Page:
Let’s be honest – the dated definition of great British culture is a thing of the past. That stiff upper lip has been stained brown with resin and has a spliff dangling from it – so why are our government taking so long to catch on?
We have to ask ourselves this, as we see so many other nations relaxing litigation on cannabis. With 15 plus U.S states making cannabis widely available to card carrying medicinal users, (and believe me, it ain’t hard to become one), why is Britain still treating cannabis as a black-market-only commodity? Do we not usually leap at a chance to be America’s two-faced little cousin?
I’m sure you’ll have noticed the surge of hed shops, on and offline, which sprang from nowhere then survived their first, second and third year of business. I know you’re thinking of at least two, and they’re doing well, aren’t they? Innocent enough, yeah? Lighters, skins, pipes, the odd legal high.
Then there’s the slightly more taboo topic of the ‘grow shops’ – outlets which provide all the ingredients for a kushy indoor setup, if you’ve got the balls for it, and it seems a lot of people have. These grow shops aren’t technically doing anything wrong, selling souvenir seeds which you promise never to grow, and HMRC always take their cut in April. But what is interesting is that there is clearly a need for these shops, a market; consumers provide ample opportunities to capitalise. It’s simply meeting demands.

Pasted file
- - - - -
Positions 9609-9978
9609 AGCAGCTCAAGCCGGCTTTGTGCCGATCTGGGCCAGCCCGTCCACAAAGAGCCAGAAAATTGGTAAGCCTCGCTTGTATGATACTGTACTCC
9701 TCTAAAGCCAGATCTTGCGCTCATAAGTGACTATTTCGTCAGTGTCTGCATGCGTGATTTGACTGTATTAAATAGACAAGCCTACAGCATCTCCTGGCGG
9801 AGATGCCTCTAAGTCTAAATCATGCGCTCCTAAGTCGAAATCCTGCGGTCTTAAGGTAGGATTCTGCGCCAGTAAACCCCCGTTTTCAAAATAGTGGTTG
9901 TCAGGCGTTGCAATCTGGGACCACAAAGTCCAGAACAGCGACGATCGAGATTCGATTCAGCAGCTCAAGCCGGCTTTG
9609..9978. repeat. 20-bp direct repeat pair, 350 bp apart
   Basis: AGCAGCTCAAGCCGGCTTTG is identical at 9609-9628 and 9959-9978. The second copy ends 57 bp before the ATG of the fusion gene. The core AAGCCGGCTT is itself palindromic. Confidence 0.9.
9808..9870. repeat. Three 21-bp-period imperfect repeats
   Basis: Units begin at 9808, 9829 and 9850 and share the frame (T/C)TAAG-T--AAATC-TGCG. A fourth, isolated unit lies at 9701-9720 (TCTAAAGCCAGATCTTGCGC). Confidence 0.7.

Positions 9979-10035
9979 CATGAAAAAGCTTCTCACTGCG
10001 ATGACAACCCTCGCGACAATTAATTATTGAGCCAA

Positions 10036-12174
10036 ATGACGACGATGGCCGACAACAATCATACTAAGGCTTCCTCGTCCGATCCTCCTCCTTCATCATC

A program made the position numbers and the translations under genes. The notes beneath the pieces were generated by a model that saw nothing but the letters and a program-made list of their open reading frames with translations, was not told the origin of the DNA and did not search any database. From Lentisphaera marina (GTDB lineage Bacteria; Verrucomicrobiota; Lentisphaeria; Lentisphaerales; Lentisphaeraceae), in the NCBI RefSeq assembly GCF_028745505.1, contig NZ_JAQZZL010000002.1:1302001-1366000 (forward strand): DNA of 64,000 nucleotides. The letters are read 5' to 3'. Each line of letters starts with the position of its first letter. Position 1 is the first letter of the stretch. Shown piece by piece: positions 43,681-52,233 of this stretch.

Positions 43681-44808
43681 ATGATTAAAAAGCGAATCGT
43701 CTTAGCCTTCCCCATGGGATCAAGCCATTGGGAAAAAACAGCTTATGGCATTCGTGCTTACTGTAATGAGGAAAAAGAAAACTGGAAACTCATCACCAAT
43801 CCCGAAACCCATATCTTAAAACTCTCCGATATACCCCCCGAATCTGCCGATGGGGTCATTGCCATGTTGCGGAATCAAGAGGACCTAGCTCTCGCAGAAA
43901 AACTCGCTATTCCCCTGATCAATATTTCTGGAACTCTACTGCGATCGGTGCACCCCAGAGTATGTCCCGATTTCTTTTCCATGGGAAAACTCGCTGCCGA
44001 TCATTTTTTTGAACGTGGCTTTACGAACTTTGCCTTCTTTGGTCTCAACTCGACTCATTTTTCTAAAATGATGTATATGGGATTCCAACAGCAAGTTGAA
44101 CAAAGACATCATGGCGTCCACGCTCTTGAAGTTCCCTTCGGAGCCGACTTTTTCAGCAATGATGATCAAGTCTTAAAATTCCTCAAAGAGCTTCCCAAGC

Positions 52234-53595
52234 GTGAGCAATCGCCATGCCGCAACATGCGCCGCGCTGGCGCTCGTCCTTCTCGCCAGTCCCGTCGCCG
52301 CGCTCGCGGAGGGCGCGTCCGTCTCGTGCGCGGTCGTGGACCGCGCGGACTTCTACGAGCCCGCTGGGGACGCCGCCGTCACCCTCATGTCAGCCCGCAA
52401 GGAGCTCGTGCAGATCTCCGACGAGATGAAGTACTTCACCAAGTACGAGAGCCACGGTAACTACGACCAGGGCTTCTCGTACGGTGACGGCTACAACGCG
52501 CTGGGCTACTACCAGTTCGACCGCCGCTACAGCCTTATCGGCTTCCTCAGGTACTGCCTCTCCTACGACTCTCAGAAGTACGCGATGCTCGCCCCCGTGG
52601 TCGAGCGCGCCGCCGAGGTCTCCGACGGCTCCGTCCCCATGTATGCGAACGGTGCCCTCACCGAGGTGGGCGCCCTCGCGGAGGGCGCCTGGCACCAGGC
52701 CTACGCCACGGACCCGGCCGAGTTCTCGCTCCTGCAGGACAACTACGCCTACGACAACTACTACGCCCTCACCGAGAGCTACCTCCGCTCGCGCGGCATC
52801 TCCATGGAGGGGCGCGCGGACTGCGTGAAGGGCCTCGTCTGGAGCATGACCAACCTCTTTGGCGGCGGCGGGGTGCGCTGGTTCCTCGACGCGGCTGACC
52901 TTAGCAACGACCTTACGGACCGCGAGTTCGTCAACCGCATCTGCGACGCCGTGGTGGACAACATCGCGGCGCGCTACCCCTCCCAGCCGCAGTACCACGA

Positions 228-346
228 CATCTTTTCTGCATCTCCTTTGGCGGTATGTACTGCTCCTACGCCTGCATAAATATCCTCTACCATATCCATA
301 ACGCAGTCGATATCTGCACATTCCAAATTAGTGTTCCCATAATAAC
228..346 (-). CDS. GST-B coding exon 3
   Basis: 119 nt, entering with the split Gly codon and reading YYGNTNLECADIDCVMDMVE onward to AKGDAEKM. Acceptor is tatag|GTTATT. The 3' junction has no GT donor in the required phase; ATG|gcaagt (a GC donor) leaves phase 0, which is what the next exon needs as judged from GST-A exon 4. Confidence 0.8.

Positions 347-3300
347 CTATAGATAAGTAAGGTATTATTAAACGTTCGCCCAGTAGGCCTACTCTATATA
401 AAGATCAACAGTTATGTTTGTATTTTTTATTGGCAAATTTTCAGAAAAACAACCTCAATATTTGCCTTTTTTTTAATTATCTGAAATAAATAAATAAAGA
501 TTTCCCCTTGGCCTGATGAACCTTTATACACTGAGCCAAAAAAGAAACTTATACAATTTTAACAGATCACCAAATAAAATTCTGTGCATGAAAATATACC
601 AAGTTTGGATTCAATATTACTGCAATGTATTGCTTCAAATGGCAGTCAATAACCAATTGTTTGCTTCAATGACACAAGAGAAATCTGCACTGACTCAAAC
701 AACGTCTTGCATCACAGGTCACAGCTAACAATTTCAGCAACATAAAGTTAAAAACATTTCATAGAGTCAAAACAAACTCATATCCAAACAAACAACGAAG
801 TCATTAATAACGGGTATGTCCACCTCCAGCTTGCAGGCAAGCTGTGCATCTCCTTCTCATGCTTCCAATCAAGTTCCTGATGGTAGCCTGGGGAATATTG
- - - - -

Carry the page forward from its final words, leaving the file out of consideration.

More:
Due to this demand or sheer desperation, or a cocktail of both, more and more people are ambling down home-grown alley, and few look back. Everyone knows someone who’s at it. Never on a large scale, but enough to provide he and his mates with a bit of ‘percy’. No gangs, no guns, no girls forced into vice, just ganja. Genuine home-grown ganja.
Behind locked doors and twitching curtains, we’ve adapted, we’ve evolved, we’ve become self-sufficient and we embody a sub-culture which has rolled into the commercial mainstream – no pun intended. Street weed and hash packed with plastic just don’t make the grade anymore. If you’ve been to Holland, you’ve seen the potential. One time-tested British sentiment still stands, and that is, we expect the best. No imitations, no limitations.
I think it’s high time the government washed its mouth out with soap bar, because all I see is its stiff upper lip moving up and down, up and down, saying nothing new, then having its hashcake, and eating it, too.